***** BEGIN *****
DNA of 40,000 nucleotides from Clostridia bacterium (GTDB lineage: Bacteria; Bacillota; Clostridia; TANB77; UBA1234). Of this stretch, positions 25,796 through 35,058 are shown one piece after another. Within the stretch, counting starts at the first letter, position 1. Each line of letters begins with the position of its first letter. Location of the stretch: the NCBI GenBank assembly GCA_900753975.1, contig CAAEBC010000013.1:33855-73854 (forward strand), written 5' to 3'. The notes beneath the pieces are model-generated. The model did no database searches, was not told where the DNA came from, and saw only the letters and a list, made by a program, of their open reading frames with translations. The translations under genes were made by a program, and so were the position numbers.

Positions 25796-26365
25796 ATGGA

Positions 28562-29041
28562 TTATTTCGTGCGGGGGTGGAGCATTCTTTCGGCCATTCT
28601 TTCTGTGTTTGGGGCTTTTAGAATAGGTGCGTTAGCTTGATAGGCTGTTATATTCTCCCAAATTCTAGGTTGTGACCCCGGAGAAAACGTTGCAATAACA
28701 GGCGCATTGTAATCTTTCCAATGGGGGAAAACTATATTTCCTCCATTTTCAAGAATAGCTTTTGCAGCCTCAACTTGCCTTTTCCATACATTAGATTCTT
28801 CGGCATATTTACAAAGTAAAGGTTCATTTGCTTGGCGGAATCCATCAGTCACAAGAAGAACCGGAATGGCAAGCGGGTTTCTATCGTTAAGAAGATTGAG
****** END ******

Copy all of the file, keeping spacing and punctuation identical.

DNA of 40,000 nucleotides from Clostridia bacterium (GTDB lineage: Bacteria; Bacillota; Clostridia; TANB77; UBA1234). Of this stretch, positions 25,796 through 35,058 are shown one piece after another. Within the stretch, counting starts at the first letter, position 1. Each line of letters begins with the position of its first letter. Location of the stretch: the NCBI GenBank assembly GCA_900753975.1, contig CAAEBC010000013.1:33855-73854 (forward strand), written 5' to 3'. The notes beneath the pieces are model-generated. The model did no database searches, was not told where the DNA came from, and saw only the letters and a list, made by a program, of their open reading frames with translations. The translations under genes were made by a program, and so were the position numbers.

Positions 25796-26365
25796 ATGGA

Positions 28562-29041
28562 TTATTTCGTGCGGGGGTGGAGCATTCTTTCGGCCATTCT
28601 TTCTGTGTTTGGGGCTTTTAGAATAGGTGCGTTAGCTTGATAGGCTGTTATATTCTCCCAAATTCTAGGTTGTGACCCCGGAGAAAACGTTGCAATAACA
28701 GGCGCATTGTAATCTTTCCAATGGGGGAAAACTATATTTCCTCCATTTTCAAGAATAGCTTTTGCAGCCTCAACTTGCCTTTTCCATACATTAGATTCTT
28801 CGGCATATTTACAAAGTAAAGGTTCATTTGCTTGGCGGAATCCATCAGTCACAAGAAGAACCGGAATGGCAAGCGGGTTTCTATCGTTAAGAAGATTGAG